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Ubisoft is Right to Punish Cheaters, Now to Fix Their Game...

Christopher Coke Posted:
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On April 12th, Ubisoft Massive released its first major content addition to The Division, finally adding its version of raids, called Incursions. While the additional content for max level players is welcome, the execution of the update was terrible. In no time at all, players were exploiting the raid and earning multiple max level items, breaking the Dark Zone while they were at it. Ubisoft needs to teach these players a harsh lesson.

The exploit, if you haven’t heard, allowed cheaters to force their way into getting multiple max level items by glitching through a wall and sticky bombing a boss who won’t shoot.  Another exploit allowed them to hide behind an invisible wall and hide from damage. Players have been able to solo the hard mode of the raid using these tricks. A different exploit allowed them to get the weekly mission reward without actually completing the mission. Then? You guessed it: to the Dark Zone to walk all over players who would stand no chance. It’s game breaking on multiple levels.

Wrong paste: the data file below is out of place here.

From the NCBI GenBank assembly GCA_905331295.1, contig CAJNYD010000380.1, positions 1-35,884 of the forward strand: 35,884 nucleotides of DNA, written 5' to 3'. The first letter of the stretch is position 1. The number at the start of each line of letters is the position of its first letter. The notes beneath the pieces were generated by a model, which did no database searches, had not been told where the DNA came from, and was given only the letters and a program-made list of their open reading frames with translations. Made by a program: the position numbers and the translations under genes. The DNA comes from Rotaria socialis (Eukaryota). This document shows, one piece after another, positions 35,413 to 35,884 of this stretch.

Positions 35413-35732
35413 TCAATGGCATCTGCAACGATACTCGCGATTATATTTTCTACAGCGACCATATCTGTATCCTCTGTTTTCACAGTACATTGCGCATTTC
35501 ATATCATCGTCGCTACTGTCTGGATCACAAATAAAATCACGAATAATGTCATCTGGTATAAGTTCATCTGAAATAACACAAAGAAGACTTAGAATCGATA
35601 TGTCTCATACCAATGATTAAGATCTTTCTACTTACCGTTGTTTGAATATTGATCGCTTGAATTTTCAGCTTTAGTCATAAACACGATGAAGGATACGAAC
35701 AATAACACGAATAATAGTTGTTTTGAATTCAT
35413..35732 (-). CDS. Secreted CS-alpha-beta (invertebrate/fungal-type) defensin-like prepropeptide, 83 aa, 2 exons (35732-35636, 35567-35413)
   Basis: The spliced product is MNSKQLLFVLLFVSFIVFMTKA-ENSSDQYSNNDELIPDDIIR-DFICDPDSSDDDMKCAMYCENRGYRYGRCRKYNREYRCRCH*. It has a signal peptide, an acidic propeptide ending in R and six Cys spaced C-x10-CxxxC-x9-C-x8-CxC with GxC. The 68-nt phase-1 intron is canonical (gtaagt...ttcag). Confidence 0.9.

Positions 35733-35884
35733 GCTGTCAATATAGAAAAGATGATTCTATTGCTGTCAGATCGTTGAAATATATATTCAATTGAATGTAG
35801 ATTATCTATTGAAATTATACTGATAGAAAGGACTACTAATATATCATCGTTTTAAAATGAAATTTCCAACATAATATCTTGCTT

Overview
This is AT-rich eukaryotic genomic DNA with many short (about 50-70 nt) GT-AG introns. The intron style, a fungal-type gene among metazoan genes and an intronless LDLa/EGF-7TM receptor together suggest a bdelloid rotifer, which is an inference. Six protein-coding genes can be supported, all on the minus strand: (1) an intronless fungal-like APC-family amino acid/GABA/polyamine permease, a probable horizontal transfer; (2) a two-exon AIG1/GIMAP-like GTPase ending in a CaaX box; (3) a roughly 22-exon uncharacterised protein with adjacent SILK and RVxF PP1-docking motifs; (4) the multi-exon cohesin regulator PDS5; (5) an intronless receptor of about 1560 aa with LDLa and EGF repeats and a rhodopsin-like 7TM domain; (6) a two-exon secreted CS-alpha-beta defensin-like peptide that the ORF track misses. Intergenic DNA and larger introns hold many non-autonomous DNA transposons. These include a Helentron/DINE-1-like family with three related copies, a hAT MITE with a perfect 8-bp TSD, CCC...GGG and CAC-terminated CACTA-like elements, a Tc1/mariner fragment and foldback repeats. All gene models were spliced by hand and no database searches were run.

Also, another bug with this update completely deleted some players’ characters. How does that even happen?

These issues have been chipped away at with hotfixes as Massive scrambles to save their reputation, but I think it’s safe to say that this whole update has been a giant disaster that should have been avoided. That said? These cheaters have no excuses. Ubisoft is right to promise punishment for players who’ve exploited and tarnished their game.